Promising to lift brain fog or improve memory, brain-boosting supplements have joined sexual-enhancement and weight-loss remedies in the lightly regulated world of dietary supplements. These products may be sold legally with broad-brush come-ons like these, as long as they don’t make specific claims about treating a disease — or contain actual drugs.

New research led by Dr. Pieter Cohen of Harvard Medical School documents five supplement brands for sale in the U.S. that contain various amounts of piracetam, a drug prescribed in European countries for cognitive impairment in dementia but not approved in the U.S. 

The Food and Drug Administration doesn’t allow piracetam to be sold as a dietary supplement and has issued warning letters in the past to other companies marketing supplements that contain it. Though the drug is approved in Europe, evidence for using piracetam to improve cognition was “inadequate,” a Cochrane Review analyzing 24 studies that enrolled more than 11,000 patients concluded in 2012.

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Cohen and his colleagues reported in JAMA Internal Medicine on Monday that piracetam is listed as an ingredient on the labels of five supplements for sale online. Relentless Improvement, Nootropics, and Specialty Pharmacy sold their products as piracetam. BPS named its supplement Compel, and Cognitive Nutrition called its NeuroPill but included piracetam on the label. 

“It seems kind of bold to put a non-approved substance on the label,” said Dr. David Seres, associate professor of medicine at the Institute of Human Nutrition at Columbia University Medical Center, who was not involved in the study. “It’s horrifying but not terribly surprising.” 

Side effects of piracetam include agitation, anxiety, and depression, but that’s when prescribed at a standard dose of the drug, whose mechanism of action was described in one research paper as “an enigma.” In Europe, older patients tend to be prescribed lower doses, Cohen said, to account for reduced kidney function that comes with age. That could be a concern for an older person seeking help with memory problems.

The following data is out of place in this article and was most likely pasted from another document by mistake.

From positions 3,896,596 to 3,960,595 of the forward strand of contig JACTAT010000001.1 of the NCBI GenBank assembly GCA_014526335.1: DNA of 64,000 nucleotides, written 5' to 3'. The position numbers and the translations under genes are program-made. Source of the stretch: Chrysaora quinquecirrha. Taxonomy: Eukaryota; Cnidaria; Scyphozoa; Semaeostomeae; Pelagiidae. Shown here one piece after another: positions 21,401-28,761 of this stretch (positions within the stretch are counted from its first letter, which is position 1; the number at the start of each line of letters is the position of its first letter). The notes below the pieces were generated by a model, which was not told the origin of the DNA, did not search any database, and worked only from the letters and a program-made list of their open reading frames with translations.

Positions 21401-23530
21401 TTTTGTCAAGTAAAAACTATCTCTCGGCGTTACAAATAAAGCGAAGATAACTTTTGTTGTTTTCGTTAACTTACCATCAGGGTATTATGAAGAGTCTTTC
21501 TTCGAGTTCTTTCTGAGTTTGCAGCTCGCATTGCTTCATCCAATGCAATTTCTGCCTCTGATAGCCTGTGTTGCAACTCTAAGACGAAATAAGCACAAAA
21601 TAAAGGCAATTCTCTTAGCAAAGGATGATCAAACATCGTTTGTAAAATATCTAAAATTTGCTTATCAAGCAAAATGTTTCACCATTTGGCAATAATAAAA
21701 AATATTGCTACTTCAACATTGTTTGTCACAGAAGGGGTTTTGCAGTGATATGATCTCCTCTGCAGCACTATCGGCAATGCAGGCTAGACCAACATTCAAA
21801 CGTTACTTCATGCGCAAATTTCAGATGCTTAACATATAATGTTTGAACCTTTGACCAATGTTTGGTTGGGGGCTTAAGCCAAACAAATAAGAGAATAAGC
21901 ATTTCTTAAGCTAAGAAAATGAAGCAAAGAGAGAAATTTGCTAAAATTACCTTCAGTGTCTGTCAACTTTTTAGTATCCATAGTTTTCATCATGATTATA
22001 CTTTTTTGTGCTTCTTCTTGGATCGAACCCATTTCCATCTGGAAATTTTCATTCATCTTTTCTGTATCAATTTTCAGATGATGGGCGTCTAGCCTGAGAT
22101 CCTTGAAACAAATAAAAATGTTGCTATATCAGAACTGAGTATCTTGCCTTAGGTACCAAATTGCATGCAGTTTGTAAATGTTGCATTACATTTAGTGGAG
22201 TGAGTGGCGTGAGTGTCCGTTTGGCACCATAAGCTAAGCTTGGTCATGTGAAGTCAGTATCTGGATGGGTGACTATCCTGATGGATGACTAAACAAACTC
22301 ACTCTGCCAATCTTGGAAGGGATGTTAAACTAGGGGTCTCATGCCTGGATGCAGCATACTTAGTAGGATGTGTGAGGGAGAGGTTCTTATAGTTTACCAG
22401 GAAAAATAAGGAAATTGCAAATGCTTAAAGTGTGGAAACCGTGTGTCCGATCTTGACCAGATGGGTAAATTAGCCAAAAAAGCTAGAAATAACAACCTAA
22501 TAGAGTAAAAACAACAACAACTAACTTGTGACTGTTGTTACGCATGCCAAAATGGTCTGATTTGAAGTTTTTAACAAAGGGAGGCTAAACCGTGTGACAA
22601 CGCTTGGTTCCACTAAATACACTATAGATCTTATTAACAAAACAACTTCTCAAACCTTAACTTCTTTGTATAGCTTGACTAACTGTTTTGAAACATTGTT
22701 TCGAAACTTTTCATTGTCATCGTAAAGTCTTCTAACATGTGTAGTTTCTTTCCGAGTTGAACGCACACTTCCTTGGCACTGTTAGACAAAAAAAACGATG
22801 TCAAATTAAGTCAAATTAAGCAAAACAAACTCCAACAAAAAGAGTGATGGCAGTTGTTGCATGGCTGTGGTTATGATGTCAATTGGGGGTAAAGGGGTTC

Cohen, who also practices internal medicine at Cambridge Health Alliance, worries that consumers could be taking a drug under no medical supervision at a dangerous dosage. In the study, Cohen’s team found wide variation in how much piracetam a person could be ingesting. “You just do not know from day to day if you’re getting zero of a drug or if you’re getting an amount that is more than a prescription.” 

“It seems like this is a case where the FDA knows that something’s not permitted,” Cohen said. “They know it’s still on sale and they haven’t used their full enforcement power, nor have they informed the public that this is out there and should be avoided.”

Companies can start selling dietary supplements without notifying the FDA. But under the Dietary Supplement Health and Education Act, the FDA can take action if products are unsafe or misbranded. Marketing messages can’t claim the supplements treat Alzheimer’s disease, for example, nor can they contain unsafe ingredients. If they purport to treat, diagnose, prevent, or cure disease, the FDA can send warning letters or remove the products from the market. 

These actions can seem like a game of whack-a-mole in the $46 billion arena of supplements, which has ballooned from 4,000 products in 1994 to as many as 80,000 products in the 25 years since Congress passed the dietary supplement law. In general, the FDA does not comment on individual studies like Cohen’s, spokeswoman Lindsay Haake told STAT, but it does step in for certain cases.

“The FDA prioritizes its actions based on available resources and the level of safety concern identified,” she said in a statement. “The agency faces the challenge of having limited resources to monitor the marketplace for potentially harmful, or otherwise unlawful, dietary supplements.”

The Council for Responsible Nutrition, an industry group that represents makers of dietary supplements, took a dim view of the small sample size in Cohen’s paper — “out of the entire internet, he was only able to find five products”but agreed with him on the need for more enforcement of current law.

“We think there is more the FDA can be doing,” said Steve Mister, president of the trade group. “There are tools the agency has that it is simply not using as aggressively as it should.”

Change may be coming. In its 2020 budget, the FDA has proposed requiring supplement makers and distributors to list with the FDA all products marketed as dietary supplements. The FDA would then know when new products are introduced and take action against dangerous or otherwise illegal ones, Haake said.

Until then, Seres of Columbia has some advice.

“Eat a well-balanced diet,” he said. “And unless a health care professional suggests to you that you are deficient in any substance, perhaps consider that these may not be of benefit to you.” 

  • I am outraged!
    The FDA is well known for approving ineffective drugs. Therefore, the non approval of piracetam is absolutely unacceptable. And a clear case of discrimination!

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